Judging by the comments, the publication seems to have underestimated its readers (as did The Post, as indicated by the comments on the Achenbach piece). This one is from a man named Paul Bennett:
Why are you printing such a mean spirited and foolish attack piece written by the Neocon’s own pet Catholic? Do you not detect the venom and acid he is spreading? Maybe the author is paid to throw dirt upon the names of our honored dead, but I expect more from the Register. Did you even read it? The author tries to erase from history the vision of an American Camelot, still so clear in the memories of many of us. The Kennedy Clan once battled great politicians, and this tends to get dirt on the cleanest of hands, but this kind of character assassination has its own dirty political aims. In what way did having a Catholic president fighting for what is right prevent the “flowering” of American Catholicism? Is the author aware of what has happened to the American Catholic culture since the beginning of Lyndon Johnson’s “Great Society”? Of course he is. He is simply using rhetoric to satisfy the foundations that pay him. The Chomsky clones attack from the Left, and the professional Neo-conservatives attack from the Right. Do not confuse the remnants of the Kennedy legacy (who today promote eugenics and are given honors by Bishops) with the works of great men. For if we remember rightly, there was true hope in those days, not the manufactured Sebelius variety of today. Finally, this nonsense about “quickly” deciding to support the Warren conspiracy in the face of all evidence betrays either the author’s foolishness or the influence of his paymasters. Disgusting.
With that concluding adjective, Mr. Bennett quite well summed up the coverage of America’s press of the 50th anniversary of the assassination of President John F. Kennedy.
November 29, 2013
With all the attacks on the Achenbach article by people commenting online, one might have expected an example or two to turn up among the letters to the editor in the print edition. For any letter of skepticism about the official lone gunman narrative to appear in the pages of The Post, however, would have broken a 50-year precedent. What did appear on the “Free for All” page on November 30 were the following three letters, under the heading, From the Kennedy assassination to the tea party
Bill Minutaglio’s essay in the Nov. 22 special section The Kennedy Assassination, “In 1963, the roots of a paranoid right,” was an exercise in silliness. Minutaglio’s cataloguing of Dallas’s right-wing extremism and hatred of President John F. Kennedy, in an attempt to tie his assassination to the tea party of today (which, for the record, is a movement of which I am not a fan), was a subtle attempt to delegitimize this group.
This is a remarkable act of dishonesty, given that Kennedy’s assassin was an avowed Marxist who wanted to live in the U.S.S.R. or Cuba and who had previously attempted to kill a retired right-wing general. Perhaps Minutaglio’s next essay could be a discussion of hatred and extremism among the radical abolitionists in Lincoln’s time, finishing by subtly implying that John Wilkes Booth was an abolitionist.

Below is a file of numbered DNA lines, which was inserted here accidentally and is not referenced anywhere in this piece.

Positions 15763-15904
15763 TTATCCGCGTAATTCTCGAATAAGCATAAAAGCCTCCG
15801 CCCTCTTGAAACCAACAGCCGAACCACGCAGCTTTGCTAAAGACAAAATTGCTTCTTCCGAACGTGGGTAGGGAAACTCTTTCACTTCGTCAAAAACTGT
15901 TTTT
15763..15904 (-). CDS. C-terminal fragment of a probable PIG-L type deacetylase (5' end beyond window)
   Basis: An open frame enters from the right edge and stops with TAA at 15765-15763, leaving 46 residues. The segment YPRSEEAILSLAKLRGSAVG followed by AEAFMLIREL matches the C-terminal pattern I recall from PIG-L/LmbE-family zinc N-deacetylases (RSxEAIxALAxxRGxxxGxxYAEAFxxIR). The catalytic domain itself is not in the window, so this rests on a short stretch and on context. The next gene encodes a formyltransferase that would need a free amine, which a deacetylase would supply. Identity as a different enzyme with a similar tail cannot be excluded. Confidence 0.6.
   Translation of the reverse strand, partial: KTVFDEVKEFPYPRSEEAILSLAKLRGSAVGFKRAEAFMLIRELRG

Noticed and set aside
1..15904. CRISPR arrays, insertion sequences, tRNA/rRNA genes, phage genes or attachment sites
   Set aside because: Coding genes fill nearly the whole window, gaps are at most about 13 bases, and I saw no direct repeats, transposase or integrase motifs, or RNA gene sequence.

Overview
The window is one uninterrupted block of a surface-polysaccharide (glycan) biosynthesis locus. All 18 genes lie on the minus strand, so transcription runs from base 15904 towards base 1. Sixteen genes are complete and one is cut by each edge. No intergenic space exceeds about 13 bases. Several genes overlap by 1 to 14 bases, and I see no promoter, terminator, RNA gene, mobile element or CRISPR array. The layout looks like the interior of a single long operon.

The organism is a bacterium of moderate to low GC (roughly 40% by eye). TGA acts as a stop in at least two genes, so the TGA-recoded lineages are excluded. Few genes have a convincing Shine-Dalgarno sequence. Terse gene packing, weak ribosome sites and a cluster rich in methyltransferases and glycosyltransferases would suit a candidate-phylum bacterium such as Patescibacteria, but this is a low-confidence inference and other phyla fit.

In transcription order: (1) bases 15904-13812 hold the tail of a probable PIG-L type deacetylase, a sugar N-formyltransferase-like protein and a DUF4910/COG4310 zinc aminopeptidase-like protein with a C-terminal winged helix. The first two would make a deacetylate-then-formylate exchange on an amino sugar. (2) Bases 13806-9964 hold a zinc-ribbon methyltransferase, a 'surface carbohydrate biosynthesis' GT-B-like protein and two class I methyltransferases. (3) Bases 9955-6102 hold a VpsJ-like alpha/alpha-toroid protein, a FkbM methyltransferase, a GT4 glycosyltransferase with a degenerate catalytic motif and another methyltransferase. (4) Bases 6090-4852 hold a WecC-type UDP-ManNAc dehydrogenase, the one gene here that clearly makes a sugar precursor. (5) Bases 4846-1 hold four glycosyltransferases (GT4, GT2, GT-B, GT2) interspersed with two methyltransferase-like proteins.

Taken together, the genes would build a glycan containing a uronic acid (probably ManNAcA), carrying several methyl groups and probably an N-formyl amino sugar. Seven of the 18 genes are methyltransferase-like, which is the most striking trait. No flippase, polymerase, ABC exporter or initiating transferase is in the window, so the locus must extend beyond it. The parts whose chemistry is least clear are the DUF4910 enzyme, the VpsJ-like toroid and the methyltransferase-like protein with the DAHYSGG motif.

-- Jon Lynch, Aldie
Thank you for publishing Bill Minutaglio’s Nov. 22 essay as part of the coverage marking the 50th anniversary of President John F. Kennedy’s assassination. It connected today’s political quagmire with the politics of 1963 in a way that I had never understood before. Like many Americans, I am daily confounded and depressed by the ongoing vitriolic rhetoric propagated by the conservative right, which profoundly harms our country, by fomenting hatred and condemning the government to a state of forced inaction on many important pieces of legislation. I was 8 years old in 1963 and well remember the agony of those four days. What I have not understood until now is how similar the time was to present-day politics. I understand that connection now and am more terrified and saddened than ever.
-- Rosemary Donaldson, Falls Church
Lee Harvey Oswald defected to the Soviet Union and admired communist Cuba. Did The Post mention this in its special section on the assassination of President John F. Kennedy? No, but we were treated to an essay on the parallels between the “paranoid right” of 1963 and today. Rely on The Post to skirt history in order to “round up the usual suspects.”
-- Tony Kostelecky, Manassas
Now you see why The Post included that Minutaglio article, don’t you? It distracts the readers with the mainstream press’s usual fanning of the Right vs. Left flame, and then The Post gets to do it some more by printing a sampling of the predictably contentious letters they get about it. As a bonus, they are able to reinforce the notion that Oswald was the lone perpetrator because two of the letter writers take it as a given to make their point. Never mind that that view is representative of a minority of Americans, and the further notion that Oswald pulled off his incredible act for ideological reasons is swallowed by an even smaller minority. Going by the comments online on the Achenbach article, these letters are also quite unrepresentative of the views of the readers of The Washington Post, as well.
Here’s to the letters editor,
The person who rations the word.
His job is to see that vox populi,
Will never, ever be heard.
December 1, 2013
A couple of my supportive readers have sent me videos in response to this article and my previous ones on the JFK assassination. They are “Festival of Lies,” filmed at Dealey Plaza upon the 50th anniversary of the event by the reader himself and “The Garrison Tapes, Part 2.”
Take that, Joel Achenbach.
December 15, 2013